On Tuesday, Erin Bibo was in the North Truro home where she’s vacationing with family when she suddenly heard the crash of thunder outside.
Curious about the storm, Bibo peeked out the window and then walked across the street to the nearby beach to get a better look at the darkening sky.
There, in the distance, she spotted a scene that captivated people up and down the coastline: a dramatic and ominous cloud moving swiftly across the ocean, eating up the skyline.
Before it could disappear from sight, Bibo took out her phone and hit record. Her 13-second clip of the cloud formation — known as a “shelf cloud” — was one of many captured by residents and tourists and then shared on social media this week.
“It was just unbelievable to see those clouds rolling in, and the difference between what the sky looked like,” said Bibo, 41, who is visiting from Washington, D.C. “It was moving in pretty quickly, so I wanted to capture it.”
Glenn Field, a meteorologist with the National Weather Service, said although shelf clouds aren’t considered rare, most formations aren’t “as well organized” in their appearance as the one on Tuesday night.
The striking images of the shelf cloud, which some people likened to an alien spacecraft, even impressed local weather experts.
“Whoa! How about this shelf cloud moving over the Outer Cape!” WBZ meteorologist Jacob Wycoff said Tuesday, in a tweet that included a picture of the clouds spilling across the sky like a tsunami.
A.J. Burnett, a weather producer with WCVB, called the scene “INCREDIBLE,” and tweeted an image of a group of people gazing out at the shelf cloud from a North Truro beach.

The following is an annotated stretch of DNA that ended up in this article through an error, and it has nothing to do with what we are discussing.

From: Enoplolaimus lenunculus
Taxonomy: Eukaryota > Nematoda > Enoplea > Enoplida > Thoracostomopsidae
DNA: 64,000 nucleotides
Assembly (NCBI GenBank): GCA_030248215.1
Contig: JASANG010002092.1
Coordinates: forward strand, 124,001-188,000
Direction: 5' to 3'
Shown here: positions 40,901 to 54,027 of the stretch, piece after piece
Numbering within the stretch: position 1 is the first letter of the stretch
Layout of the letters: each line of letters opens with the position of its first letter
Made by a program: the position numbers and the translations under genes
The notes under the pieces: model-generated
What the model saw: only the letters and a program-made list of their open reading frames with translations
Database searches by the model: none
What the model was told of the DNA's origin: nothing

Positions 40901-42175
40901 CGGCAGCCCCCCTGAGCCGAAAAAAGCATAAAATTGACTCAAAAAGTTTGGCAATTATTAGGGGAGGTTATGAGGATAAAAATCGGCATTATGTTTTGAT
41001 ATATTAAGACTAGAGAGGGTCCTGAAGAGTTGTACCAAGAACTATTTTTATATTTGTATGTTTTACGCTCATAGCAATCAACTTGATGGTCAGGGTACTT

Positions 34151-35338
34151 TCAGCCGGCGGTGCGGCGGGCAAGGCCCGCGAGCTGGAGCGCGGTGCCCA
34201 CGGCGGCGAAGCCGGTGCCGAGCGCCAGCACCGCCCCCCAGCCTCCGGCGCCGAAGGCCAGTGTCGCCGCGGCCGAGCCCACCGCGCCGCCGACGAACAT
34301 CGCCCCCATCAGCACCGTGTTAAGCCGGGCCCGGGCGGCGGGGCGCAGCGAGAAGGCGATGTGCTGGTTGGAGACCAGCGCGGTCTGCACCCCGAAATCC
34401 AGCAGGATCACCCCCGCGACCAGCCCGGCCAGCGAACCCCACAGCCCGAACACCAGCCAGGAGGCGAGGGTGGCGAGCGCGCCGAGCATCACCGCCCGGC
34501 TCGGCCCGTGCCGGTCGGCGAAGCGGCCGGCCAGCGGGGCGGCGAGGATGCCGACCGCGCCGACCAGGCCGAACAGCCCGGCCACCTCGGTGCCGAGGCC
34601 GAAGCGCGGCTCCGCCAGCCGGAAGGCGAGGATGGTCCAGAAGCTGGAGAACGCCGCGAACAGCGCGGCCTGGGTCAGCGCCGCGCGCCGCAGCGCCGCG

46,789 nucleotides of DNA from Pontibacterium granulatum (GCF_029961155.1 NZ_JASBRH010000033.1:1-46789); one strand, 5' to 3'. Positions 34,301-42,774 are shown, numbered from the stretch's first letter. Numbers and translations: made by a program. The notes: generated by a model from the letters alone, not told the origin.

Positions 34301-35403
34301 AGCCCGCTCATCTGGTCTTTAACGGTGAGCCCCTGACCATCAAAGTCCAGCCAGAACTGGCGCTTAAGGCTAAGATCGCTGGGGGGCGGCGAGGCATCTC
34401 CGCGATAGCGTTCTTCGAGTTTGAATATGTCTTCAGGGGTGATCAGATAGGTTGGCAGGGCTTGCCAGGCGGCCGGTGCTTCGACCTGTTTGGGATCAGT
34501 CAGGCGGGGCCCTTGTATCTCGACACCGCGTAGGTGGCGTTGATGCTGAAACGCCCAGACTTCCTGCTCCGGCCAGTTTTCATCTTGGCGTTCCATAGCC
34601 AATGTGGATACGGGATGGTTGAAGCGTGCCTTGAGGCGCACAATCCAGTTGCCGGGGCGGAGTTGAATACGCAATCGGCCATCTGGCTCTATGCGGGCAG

Shelf clouds form on the leading edge of strong thunderstorms, usually when storms are more severe, Field said in an e-mail to the Globe. He said the heavy rain from the thunderstorm’s downdraft cools the air, which then “spreads out and literally acts the way a snowplow does in winter.”
“The cooler air is more dense and it forces the lighter, warmer air upward on the leading edge of the storm,” he said. “The upward motion cools and condenses the air,” forming the cloud.
Shelf clouds are typically accompanied by a strong gust of wind as they move overhead, Field said. Then, the rain follows.
Like Bibo and her family, Belmont resident Leslee Masten has also been vacationing in North Truro this week, and was able to get a glimpse of the stunning scene as it barreled through the region.
Masten was on the deck of the Top Mast Resort, overlooking Cape Cod Bay, with her partner, Dennis Hagler, 76, when they saw the cloud “roll in from Provincetown towards us.”
“I don’t think I’ve seen one quite like this!” said Masten, 63. “This one was huge and coming over the bay — there was nothing obstructing our view. It was very dramatic!”
Masten could see lightning strikes in Provincetown below the sizable cloud, as it made its way toward them. The couple was able to watch it for some time before it got too close and they had to head inside and “shut the sliders against the rain, which was coming down sideways.”
Bibo said the “foreboding scene” led to other people also coming out of their cottages to take pictures and videos.
“It seemed like we were all just having this really special collective experience of seeing something that you certainly don’t see every day or often at all,” she said. “I was really glad I had my phone on me to capture it.”